We must go beyond textbooks, go out into the bypaths and intruded depths of the wilderness and travel and explore and tell the world the glories of our journey.
John Hope Franklin, .
This week saw many cruiser friends leave La Cruz, some traveling north into the Sea of Cortez, some traveling across the Pacific Ocean to the islands of the South Pacific. We said a heart-wrenching goodbye yesterday to Kai, Eddie and Ellis on Solitary Voyager, and watched their boat become smaller and smaller as they started the journey to New Zealand. Their leaving has finally kicked my brain into writing gear, to reflect on the journeys of last December in the Sea of Cortez. Many of the adventures and explorations of this segment included Kai, Eddie and Sarah.
The journey from Los Gatos to La Paz gave us many opportunities to “go out into the bypaths and intruded depths of the wilderness”.
As we sailed into the anchorage at Isla San Francisco memories of the cracked ribs of last spring didn’t deter me from the anticipation of more exploration, but I did vow to check each step, handhold and embedded rock very carefully. This December all the boats anchored close together in the far northern part of the bay to stay sheltered from the still-blowing northerlies.
Hidden behind the beach lies a large salt flat. Instead of the level, white expanse of our past two visits the ground was spongy, wet and orange, with minerals leaking out of the ground and Semi-palmated Plovers in their winter grounds hunting insects on the salt pan.
Huge cliffs of green, pink, cream, tan and ocher rise from the far side of the salt pan, perfect for following faint trails alongside the bottom of the cliff, with the pounding surf nearby.
American Oystercatchers waited for the surf to expose a tasty morsel, they are one of the more common birds seen on the Baja coasts, but only found on the southern and eastern coasts of the U.S. They are also very skittish, so it was a challenge to get them to pause long enough for a picture.
While I waited for the Oystercatchers to pose, Nikk scrambled high above, ready to “fly like an eagle”, or actually a vulture, which soared high above on the currents of air sweeping up the cliffside.
The next day Sarah and Eddie joined us to hike the ridge above the southern cliffs. Once again it was a brilliant blue-sky day, perfect for a hike down the long beach of white sand, up the winding trail to the top where huge boulders perch with drop-offs on both sides. Climbing through areas like this requires focus on each step and handhold, stopping to enjoy the view, take pictures, and watch your fellow hikers move through the maze, before once again carefully working yourself farther along. One of the many things I like about climbing is the necessity of keeping your thoughts in the present, where the richness of experience is undiluted by the mind dwelling on the past or future. And on this hike came the reward of vistas of many-layered cliffs, deep blue sea, and a little trail leading to further spectacular views.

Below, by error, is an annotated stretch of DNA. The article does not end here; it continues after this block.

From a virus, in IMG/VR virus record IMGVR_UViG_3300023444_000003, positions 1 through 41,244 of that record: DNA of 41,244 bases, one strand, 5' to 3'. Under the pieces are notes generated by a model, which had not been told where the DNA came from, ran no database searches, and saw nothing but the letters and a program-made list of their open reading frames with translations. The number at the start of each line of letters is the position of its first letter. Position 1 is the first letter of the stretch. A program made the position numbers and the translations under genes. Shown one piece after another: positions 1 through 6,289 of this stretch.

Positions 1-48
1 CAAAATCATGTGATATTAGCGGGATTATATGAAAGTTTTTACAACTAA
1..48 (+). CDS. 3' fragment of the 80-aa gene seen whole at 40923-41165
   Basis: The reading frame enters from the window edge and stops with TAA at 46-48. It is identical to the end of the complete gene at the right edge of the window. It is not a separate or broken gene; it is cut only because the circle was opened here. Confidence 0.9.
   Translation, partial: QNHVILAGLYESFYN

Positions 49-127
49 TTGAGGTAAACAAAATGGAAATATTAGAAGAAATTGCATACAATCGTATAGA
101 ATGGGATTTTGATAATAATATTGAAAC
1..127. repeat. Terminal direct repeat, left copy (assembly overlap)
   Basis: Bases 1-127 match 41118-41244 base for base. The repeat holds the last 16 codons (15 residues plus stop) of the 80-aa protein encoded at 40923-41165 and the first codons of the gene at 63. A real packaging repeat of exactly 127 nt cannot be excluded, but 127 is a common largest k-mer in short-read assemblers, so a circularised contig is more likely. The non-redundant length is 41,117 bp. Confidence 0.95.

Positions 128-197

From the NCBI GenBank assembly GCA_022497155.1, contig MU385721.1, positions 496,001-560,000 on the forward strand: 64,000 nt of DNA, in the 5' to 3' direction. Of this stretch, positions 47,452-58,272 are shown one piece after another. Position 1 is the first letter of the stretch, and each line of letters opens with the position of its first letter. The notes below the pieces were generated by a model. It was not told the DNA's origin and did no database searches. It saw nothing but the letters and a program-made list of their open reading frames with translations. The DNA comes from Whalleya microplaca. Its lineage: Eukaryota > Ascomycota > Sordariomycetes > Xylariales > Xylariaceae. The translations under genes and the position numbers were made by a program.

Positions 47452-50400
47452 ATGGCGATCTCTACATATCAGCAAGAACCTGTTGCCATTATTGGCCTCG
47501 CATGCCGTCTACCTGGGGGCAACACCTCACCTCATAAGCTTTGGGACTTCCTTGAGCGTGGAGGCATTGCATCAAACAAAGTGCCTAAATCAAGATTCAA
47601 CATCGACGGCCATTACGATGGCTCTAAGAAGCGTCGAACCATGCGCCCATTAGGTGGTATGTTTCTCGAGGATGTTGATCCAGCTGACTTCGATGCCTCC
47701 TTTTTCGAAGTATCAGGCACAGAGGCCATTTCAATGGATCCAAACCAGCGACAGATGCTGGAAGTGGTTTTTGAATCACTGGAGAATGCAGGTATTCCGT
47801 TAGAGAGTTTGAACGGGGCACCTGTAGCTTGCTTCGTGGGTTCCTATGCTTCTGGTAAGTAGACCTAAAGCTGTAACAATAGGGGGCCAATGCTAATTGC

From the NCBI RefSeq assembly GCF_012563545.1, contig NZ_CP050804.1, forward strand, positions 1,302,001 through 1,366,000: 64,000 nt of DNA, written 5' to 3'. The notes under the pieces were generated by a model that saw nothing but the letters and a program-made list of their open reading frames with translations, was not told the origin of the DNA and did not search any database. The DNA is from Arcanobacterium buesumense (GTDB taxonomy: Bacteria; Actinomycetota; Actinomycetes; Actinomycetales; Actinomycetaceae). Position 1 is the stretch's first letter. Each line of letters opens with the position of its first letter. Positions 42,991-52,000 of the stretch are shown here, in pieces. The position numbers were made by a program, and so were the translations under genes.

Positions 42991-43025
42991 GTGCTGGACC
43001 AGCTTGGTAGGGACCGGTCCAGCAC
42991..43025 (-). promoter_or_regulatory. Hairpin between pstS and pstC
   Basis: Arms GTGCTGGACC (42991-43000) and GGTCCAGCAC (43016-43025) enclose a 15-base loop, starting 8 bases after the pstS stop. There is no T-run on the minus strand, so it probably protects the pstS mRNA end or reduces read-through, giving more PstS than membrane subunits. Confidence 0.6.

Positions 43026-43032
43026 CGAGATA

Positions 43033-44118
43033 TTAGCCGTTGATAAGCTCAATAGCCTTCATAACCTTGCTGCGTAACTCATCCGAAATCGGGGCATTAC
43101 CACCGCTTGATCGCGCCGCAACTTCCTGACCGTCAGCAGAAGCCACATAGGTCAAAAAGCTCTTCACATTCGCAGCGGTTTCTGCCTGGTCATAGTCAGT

Balance sailed further south and once again we anchored in Callita Partida, the cove in between Isla La Partida and Isla Espiritu Santo, one of our favorites. Of course we visited the hidden cave with Kai, Eddie and Sarah.
I think we’re like agile hippie grandparents to them, since they are only 25 years old.
One night we paddled over to Solitary Voyager for a shared dinner, to once again admire the results of the five months that Kai spent restoring and upgrading the Valiant 40, preparing it for the journey across the South Pacific. After listening to a few songs, we realized that Eddie had put together a sound track of 60’s music for us.
Together with ten other boats Balance anchored in the stunning emerald water of Bahia Ensenada Grande, a perfect place for snorkeling and hiking.
Unfortunately the Go Pro pictures of the snorkeling have disappeared, but not the pictures of the epic hike that Nikk and I started too late in the day.
From the beach, the trail began to climb up an arroyo, as it steepened the rocks became larger. No worries about losing our way, though, the government had pounded rebar with direction signs into the rocks. We felt like we were in the city, with left, right and straight ahead arrows posted every 40 or so feet. This was not an exploration into true wilderness. We also found information signs.
Along the way we found a deep well, dug to supply miners, then a stone walkway that reminded me of Zion National Park, and 1500 feet above sea level another amazing stretch of steep cliffs.
One of the reasons I write these blogs is to encourage everyone to explore the natural world, especially the places more remote. I don’t encourage anyone to go exploring late in the day, and to turn around as the sun sets.
Nikk knows I have to get to the top of wherever we’re going, but this time Goat Woman and Nikk had to hike the last mile in the dark. There was no moon, but just enough ambient light to keep us from plunging into the open well and twisting our ankles on the rocks. We were very happy to reach the last stretch of trail alongside the mangroves which had been marked with white rocks. Nikk just rolls his eyes whenever that hike is mentioned.
After Bahia Ensenada Grande it was time to sail down to La Paz, where we spent two weeks in marinas and our hiking was done on the malecon, before leaving Christmas Day to sail the 397 miles to La Cruz. A short blog of La Paz and the holiday sail will follow.
Once again, one picture got “lost”. I’ll try again, since I love this shot.